Sixty-five percent: That’s the amount of sales content going unused by salespeople, according to SiriusDecisions. Is that a problem? You bet it is. But it may not be the biggest content-related challenge you, as marketers, are up against.
While much of the focus centers on that 65 percent figure—and on the notion that companies are wasting major resources producing unfindable or unusable content—the bigger problem may actually lie in the 35 percent of content that actually is being used.
After all, that’s the content that’s driving your campaigns, defining your opportunity creation pitches, and shaping your sales conversations in the field. Is it possible these assets are doing more harm than good?
Unfortunately, that could be the case if your content isn’t backed by a messaging approach that actually addresses how buyers frame value and make the decision to do something different than what they’re doing today. That’s the fundamental promise that great content needs to deliver on; above all, it has to help you message for a decision.
Below, I’ve highlighted three ways to produce content so you can actually deliver on that key promise, helping you show buyers a pathway to change that favors your solution.
1. Stake out a unique perspective to drive your campaigns: You know your campaign content has to be provocative, urgency-inducing, and rich with insights that create action, not tepid virtual consumption. But you won’t be able to strike that effect and tell that powerful “why change” story unless you make it abundantly clear that you have something new to say.
So instead of responding to the challenges your prospects believe they have—which could actually reinforce their status quo position—you need to introduce issues or trends they don’t yet know about. By identifying these “unconsidered needs,” you’ll be able to expose the gaps and shortcomings in their current approach, helping you underline why their status quo is untenable. Once you’ve defeated the status quo, you’re better positioned to create differentiation between you and your competitors by linking these unconsidered needs to your unexpected strengths.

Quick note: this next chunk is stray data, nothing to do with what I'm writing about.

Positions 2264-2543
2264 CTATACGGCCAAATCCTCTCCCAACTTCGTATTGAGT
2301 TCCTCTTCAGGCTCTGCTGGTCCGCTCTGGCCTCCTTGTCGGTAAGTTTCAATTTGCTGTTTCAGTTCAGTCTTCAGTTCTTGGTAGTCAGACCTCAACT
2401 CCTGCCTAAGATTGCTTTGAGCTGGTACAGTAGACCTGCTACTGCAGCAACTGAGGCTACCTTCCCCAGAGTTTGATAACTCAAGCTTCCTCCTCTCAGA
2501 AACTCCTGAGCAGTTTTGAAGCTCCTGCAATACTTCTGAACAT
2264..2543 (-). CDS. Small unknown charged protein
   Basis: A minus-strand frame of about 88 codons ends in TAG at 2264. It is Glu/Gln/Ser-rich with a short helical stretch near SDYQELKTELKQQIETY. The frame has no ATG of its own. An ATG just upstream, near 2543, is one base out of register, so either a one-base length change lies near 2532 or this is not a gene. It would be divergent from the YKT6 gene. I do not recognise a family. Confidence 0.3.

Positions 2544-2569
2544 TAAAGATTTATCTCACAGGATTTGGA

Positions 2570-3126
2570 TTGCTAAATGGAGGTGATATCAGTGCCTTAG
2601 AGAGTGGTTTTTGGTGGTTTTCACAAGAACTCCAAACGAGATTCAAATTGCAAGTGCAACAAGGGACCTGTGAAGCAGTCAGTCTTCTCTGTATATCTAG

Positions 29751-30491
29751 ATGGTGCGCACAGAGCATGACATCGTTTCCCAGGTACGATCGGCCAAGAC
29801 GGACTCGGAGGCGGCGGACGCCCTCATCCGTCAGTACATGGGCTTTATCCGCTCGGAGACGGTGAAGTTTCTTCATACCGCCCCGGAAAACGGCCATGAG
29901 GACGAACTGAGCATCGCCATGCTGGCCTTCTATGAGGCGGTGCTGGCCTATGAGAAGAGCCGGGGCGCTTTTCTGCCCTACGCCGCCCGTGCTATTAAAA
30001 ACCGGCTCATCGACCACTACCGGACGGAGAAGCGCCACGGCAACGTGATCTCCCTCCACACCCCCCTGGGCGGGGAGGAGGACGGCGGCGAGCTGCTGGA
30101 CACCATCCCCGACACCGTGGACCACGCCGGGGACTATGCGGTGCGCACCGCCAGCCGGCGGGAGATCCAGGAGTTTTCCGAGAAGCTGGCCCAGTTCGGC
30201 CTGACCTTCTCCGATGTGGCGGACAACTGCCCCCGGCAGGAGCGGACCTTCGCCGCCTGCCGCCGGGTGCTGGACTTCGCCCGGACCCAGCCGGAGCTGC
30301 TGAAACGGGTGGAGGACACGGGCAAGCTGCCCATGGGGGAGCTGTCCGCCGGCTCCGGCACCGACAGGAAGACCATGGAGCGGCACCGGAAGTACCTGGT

2. Use visual storytelling tools that reflect how buyers process change: In their book “The Heart of Change,” John Kotter and Dan Cohen note that almost all successful change management projects adhere to the following sequence: See – Feel – Change. In other words, humans process change visually. To take full advantage of that reality, your sales presentation tools have to help salespeople guide prospects in a way that reflects how people come to embrace change. The best way is to start with an insight that highlights an uncertainty in how they’re doing something today. You then need to show why their situation is unsafe, why your solution represents a new safe that resolves the problems you’ve identified, and then you need to provide a proof point that visually shows how you led another company away from the pain of its status quo. This sequence helps prospects see and feel the need to do something different.
3. Equip salespeople with playbooks that align your stories: The conversion gap, or the gulf between your demand generation and sales-directed stories, isn’t a problem to take lightly. When the provocative “why change” message from your campaigns is absent in your enablement content, your story alignment suffers, and more often than not you’ll lose deals that once seemed promising. Playbooks that address both the “why change” and “why you” stories can change that, acting as the connective tissue between your marketing and sales stories. You invest a lot of time and energy into generating momentum and excitement for your campaigns. Don’t squander that momentum by losing the status quo-busting thread in your field conversations.
The fact that 65 percent of content is going unused sure seems troubling. But honestly, the best thing you can do is simply eliminate the unusable content and focus instead on the 35 percent of assets that actually shape the direction of your customer conversations. But even under that approach, you shouldn’t automatically assume the content your team is using is doing you a service. If there isn’t a consistent story and distinct perspective guiding the development of that content, it could be harming you more than the content your team can’t find.